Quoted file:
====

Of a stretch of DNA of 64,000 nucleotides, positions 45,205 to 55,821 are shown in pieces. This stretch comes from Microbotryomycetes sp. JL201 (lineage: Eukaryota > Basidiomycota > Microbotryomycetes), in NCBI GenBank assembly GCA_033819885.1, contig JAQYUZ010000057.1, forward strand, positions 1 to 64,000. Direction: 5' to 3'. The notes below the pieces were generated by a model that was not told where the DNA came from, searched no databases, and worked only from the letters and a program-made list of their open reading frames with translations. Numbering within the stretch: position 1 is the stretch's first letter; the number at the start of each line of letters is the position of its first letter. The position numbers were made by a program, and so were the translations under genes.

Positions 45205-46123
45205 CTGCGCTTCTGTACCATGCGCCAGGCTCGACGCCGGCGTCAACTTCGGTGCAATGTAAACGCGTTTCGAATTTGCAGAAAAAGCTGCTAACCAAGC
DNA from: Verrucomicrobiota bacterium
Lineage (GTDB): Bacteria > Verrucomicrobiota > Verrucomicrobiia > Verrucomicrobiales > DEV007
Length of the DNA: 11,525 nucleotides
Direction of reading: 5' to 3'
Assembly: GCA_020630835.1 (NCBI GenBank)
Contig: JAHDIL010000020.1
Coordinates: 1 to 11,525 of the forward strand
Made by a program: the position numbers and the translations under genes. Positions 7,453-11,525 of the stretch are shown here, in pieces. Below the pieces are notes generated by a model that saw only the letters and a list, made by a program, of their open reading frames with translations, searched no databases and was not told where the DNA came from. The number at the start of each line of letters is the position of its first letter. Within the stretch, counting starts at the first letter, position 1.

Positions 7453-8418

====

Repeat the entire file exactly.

Of a stretch of DNA of 64,000 nucleotides, positions 45,205 to 55,821 are shown in pieces. This stretch comes from Microbotryomycetes sp. JL201 (lineage: Eukaryota > Basidiomycota > Microbotryomycetes), in NCBI GenBank assembly GCA_033819885.1, contig JAQYUZ010000057.1, forward strand, positions 1 to 64,000. Direction: 5' to 3'. The notes below the pieces were generated by a model that was not told where the DNA came from, searched no databases, and worked only from the letters and a program-made list of their open reading frames with translations. Numbering within the stretch: position 1 is the stretch's first letter; the number at the start of each line of letters is the position of its first letter. The position numbers were made by a program, and so were the translations under genes.

Positions 45205-46123
45205 CTGCGCTTCTGTACCATGCGCCAGGCTCGACGCCGGCGTCAACTTCGGTGCAATGTAAACGCGTTTCGAATTTGCAGAAAAAGCTGCTAACCAAGC
DNA from: Verrucomicrobiota bacterium
Lineage (GTDB): Bacteria > Verrucomicrobiota > Verrucomicrobiia > Verrucomicrobiales > DEV007
Length of the DNA: 11,525 nucleotides
Direction of reading: 5' to 3'
Assembly: GCA_020630835.1 (NCBI GenBank)
Contig: JAHDIL010000020.1
Coordinates: 1 to 11,525 of the forward strand
Made by a program: the position numbers and the translations under genes. Positions 7,453-11,525 of the stretch are shown here, in pieces. Below the pieces are notes generated by a model that saw only the letters and a list, made by a program, of their open reading frames with translations, searched no databases and was not told where the DNA came from. The number at the start of each line of letters is the position of its first letter. Within the stretch, counting starts at the first letter, position 1.

Positions 7453-8418